Which must-have foods will reign in your home this holiday season? Will they be foods and drinks that give you instant energy but later leave you feeling like that quirky sweater heaped in a gift box in the corner? Will it be foods that sit in your stomach, expanding slowly and making you feel like the new slime blob your kids can’t keep off the couch and walls?
Latch quickly onto healthier must-have foods for your holidays!
If you’d like to change up your holiday routine a bit this year – maybe feel more energetic, more composed or calm, more joyful – run to your nearest grocery store and begin embracing healthier go-to foods now.
Forget perfection. Remember, it’s not about aiming for perfection. It’s not about giving something up cold turkey or completely. It’s just about eating healthier.
Here are 5 of my favorite must-have foods that help keep me out of trouble during the holidays, and year-round for that matter.
Apples make hearty snacks, either plain or with healthy nut butters (not peanut butter). Slice them and add them to a salad for crunch. Bake them with cinnamon for a warm, sweet dessert or smash them into a delicious applesauce for any time of day. Apples provide fiber and vitamin C while helping to alkalinize an acidic digestive system.
I love to crunch – it helps me feel more satisfied and full. Grate them for a salad. Steam them. Add them to stews or soups. Known to aid your eyes, immune system and skin, carrots provide lots of nutrients including vitamin A and vitamin K. Chewing carrots can also help clean your teeth while encouraging bone growth in your jawbone.
Slice them, dice them, spear them, smother them – for mini sandwiches, salads, unpickled “pickles” or beholders of your favorite hummus or nut butter. Twist one through your veggie spiral cutter for a fun effect. Sauté them with other veggies. Cucumbers give you flavonoids, lignans and triterpenes, which help reduce inflammation and fight off disease. If not a fan of cucumbers, try zucchini instead, which is also tasty raw.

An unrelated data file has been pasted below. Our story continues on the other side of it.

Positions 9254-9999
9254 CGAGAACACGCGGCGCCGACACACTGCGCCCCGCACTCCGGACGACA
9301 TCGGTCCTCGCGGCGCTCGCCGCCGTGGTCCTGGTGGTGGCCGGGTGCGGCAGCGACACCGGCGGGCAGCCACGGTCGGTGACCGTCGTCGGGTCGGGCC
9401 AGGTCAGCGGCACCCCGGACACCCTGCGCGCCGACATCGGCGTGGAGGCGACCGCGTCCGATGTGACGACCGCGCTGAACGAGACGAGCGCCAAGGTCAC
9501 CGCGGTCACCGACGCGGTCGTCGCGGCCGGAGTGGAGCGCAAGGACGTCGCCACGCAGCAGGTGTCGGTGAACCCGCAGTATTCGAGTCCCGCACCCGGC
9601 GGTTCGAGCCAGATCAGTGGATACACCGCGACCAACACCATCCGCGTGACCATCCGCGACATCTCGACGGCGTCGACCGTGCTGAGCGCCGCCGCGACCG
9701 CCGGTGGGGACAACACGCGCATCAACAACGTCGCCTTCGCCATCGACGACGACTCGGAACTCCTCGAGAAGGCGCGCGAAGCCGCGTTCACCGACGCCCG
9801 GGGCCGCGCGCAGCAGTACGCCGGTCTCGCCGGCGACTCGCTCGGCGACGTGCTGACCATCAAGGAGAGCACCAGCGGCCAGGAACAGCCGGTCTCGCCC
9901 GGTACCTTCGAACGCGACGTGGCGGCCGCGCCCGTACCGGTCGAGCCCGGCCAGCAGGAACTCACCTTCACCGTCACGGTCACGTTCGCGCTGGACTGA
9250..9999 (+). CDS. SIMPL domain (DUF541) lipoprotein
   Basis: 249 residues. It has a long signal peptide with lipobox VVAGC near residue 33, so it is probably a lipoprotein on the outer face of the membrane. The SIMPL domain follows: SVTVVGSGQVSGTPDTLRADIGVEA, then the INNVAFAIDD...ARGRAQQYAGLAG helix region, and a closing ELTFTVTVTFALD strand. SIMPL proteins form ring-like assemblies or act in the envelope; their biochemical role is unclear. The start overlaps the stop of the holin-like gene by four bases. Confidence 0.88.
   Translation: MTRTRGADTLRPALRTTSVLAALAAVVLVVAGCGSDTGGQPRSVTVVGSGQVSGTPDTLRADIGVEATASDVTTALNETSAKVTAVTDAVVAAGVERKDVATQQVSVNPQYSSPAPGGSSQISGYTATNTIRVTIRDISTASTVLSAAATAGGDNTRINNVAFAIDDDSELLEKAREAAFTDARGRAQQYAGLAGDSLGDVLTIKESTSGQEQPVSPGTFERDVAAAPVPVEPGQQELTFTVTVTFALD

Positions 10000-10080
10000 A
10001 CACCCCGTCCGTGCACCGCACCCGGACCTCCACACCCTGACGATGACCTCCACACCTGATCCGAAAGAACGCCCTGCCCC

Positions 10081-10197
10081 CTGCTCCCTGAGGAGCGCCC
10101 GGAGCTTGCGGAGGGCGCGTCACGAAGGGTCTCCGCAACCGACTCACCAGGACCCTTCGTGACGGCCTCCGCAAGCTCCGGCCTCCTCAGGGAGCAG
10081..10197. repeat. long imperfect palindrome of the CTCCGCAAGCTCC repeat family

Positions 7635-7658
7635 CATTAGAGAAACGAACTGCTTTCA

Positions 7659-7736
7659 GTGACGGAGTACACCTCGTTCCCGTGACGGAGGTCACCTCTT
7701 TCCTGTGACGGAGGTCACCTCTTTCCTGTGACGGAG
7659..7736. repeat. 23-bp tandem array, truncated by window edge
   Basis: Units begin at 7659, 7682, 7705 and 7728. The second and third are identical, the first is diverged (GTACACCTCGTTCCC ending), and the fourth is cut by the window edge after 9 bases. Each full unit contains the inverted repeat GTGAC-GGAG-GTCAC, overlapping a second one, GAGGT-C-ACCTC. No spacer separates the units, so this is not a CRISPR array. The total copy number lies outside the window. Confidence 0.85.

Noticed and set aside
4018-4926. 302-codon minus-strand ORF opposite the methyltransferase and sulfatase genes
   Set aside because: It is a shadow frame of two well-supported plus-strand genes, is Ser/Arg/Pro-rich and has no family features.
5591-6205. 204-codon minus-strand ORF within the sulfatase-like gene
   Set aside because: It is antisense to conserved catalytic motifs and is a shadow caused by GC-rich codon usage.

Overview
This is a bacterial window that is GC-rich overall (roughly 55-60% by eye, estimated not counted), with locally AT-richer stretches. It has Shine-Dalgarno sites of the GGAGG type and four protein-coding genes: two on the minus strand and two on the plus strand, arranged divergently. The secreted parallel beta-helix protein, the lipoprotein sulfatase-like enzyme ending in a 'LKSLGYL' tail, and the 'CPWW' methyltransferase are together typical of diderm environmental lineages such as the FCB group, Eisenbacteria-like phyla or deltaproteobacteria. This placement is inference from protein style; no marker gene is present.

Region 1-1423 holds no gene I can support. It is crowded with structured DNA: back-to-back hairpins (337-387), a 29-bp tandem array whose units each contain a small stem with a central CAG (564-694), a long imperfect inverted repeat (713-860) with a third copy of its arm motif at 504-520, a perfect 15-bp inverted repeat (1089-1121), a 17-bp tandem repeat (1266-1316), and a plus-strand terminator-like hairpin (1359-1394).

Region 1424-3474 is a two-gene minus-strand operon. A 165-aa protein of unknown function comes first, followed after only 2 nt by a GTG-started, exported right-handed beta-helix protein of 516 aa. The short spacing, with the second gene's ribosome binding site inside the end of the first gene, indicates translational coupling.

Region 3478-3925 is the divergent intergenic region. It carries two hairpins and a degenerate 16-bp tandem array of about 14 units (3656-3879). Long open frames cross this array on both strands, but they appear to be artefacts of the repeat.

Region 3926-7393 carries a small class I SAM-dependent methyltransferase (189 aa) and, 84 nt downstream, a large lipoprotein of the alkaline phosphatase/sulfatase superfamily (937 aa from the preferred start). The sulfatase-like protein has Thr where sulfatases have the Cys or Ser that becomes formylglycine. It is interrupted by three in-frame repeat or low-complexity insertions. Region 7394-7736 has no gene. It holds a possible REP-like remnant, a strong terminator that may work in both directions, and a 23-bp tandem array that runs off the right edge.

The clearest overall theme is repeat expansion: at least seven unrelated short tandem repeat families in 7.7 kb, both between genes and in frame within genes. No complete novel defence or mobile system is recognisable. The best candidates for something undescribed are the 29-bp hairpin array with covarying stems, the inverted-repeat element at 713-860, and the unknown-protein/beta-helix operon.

- Sweet potatoes
Grilling or baking sweet potatoes is key. I never liked the traditional sweet potato recipes and only started tolerating them a few years ago after having them grilled – not too mushy and not too hard, with just a little olive oil and Himalayan salt. Use them as buns for a breadless burger. Eat them mashed if you’d rather. Make fries or chips out of them – it takes practice but they are a healthier, delicious alternative to regular potatoes. At least steam them, because eating them raw can be hard on your digestive system. Sweet potatoes offer lots of vitamin A and have become one of my favorite must-have foods since cutting back drastically on the grains.
- Dark Chocolate
Let’s be realistic! My sweet tooth still sounds off even though I’m eating healthier. I keep a stash of organic dark chocolate with 70% or more cacao content and minimal other ingredients. Usually a small square of a bar will satisfy my craving. You could also shred it for a topping or eat it with nut butter. Dark chocolate contains serotonin and stimulates production of endorphins, both of which can help improve your mood. Maybe that’s why my boys and husband gift it to me so often! Just remember, moderation is a must!
Open your mind to positive change
If you don’t love these must-have foods, prepare them a new way and give them a couple more tries. Or find other healthier choices. Make them staples in your home, starting with this holiday season. Reach for your trusty go-tos instead of all the usual chips, cookies, breads, salt-covered nuts and candy.
Your body might function better. Your immune system might stave off more sickness. Your mood might remain more positive. And you’ll feel happier you made healthier choices.
Go ahead – put your new list of must-have foods in your pocket or on your phone and head to the store. If you’re super charged to make small changes, check out my book, Digested – eating healthier made easier 3 ways, for more suggestions. Start embracing your healthier habits now!
*This blog is intended for use as a source of information and should not be used as a substitute for professional medical care or advice.